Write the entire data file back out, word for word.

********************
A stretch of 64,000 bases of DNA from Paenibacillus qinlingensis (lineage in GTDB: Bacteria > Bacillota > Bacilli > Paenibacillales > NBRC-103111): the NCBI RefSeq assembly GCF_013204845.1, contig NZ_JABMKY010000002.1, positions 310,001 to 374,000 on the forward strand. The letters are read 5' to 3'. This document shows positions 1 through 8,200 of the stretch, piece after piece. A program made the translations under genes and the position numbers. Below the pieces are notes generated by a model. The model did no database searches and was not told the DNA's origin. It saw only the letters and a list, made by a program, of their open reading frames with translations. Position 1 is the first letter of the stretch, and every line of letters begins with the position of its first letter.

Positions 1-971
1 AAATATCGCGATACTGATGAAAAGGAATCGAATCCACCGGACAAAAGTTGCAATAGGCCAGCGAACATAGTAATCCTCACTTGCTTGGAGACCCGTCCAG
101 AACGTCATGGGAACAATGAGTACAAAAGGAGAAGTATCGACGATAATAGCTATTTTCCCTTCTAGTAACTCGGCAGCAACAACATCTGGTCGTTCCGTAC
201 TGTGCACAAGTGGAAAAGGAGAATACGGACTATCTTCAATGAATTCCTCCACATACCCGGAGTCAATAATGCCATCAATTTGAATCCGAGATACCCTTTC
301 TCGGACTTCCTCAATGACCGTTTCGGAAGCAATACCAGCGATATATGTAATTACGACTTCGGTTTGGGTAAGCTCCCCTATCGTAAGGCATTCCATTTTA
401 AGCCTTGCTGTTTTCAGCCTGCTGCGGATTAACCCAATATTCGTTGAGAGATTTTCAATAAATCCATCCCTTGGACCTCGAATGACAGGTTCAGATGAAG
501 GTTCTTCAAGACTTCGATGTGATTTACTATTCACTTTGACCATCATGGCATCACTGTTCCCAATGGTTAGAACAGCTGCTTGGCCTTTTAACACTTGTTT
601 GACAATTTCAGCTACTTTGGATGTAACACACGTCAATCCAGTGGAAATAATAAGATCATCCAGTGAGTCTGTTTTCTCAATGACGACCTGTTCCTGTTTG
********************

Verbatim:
A stretch of 64,000 bases of DNA from Paenibacillus qinlingensis (lineage in GTDB: Bacteria > Bacillota > Bacilli > Paenibacillales > NBRC-103111): the NCBI RefSeq assembly GCF_013204845.1, contig NZ_JABMKY010000002.1, positions 310,001 to 374,000 on the forward strand. The letters are read 5' to 3'. This document shows positions 1 through 8,200 of the stretch, piece after piece. A program made the translations under genes and the position numbers. Below the pieces are notes generated by a model. The model did no database searches and was not told the DNA's origin. It saw only the letters and a list, made by a program, of their open reading frames with translations. Position 1 is the first letter of the stretch, and every line of letters begins with the position of its first letter.

Positions 1-971
1 AAATATCGCGATACTGATGAAAAGGAATCGAATCCACCGGACAAAAGTTGCAATAGGCCAGCGAACATAGTAATCCTCACTTGCTTGGAGACCCGTCCAG
101 AACGTCATGGGAACAATGAGTACAAAAGGAGAAGTATCGACGATAATAGCTATTTTCCCTTCTAGTAACTCGGCAGCAACAACATCTGGTCGTTCCGTAC
201 TGTGCACAAGTGGAAAAGGAGAATACGGACTATCTTCAATGAATTCCTCCACATACCCGGAGTCAATAATGCCATCAATTTGAATCCGAGATACCCTTTC
301 TCGGACTTCCTCAATGACCGTTTCGGAAGCAATACCAGCGATATATGTAATTACGACTTCGGTTTGGGTAAGCTCCCCTATCGTAAGGCATTCCATTTTA
401 AGCCTTGCTGTTTTCAGCCTGCTGCGGATTAACCCAATATTCGTTGAGAGATTTTCAATAAATCCATCCCTTGGACCTCGAATGACAGGTTCAGATGAAG
501 GTTCTTCAAGACTTCGATGTGATTTACTATTCACTTTGACCATCATGGCATCACTGTTCCCAATGGTTAGAACAGCTGCTTGGCCTTTTAACACTTGTTT
601 GACAATTTCAGCTACTTTGGATGTAACACACGTCAATCCAGTGGAAATAATAAGATCATCCAGTGAGTCTGTTTTCTCAATGACGACCTGTTCCTGTTTG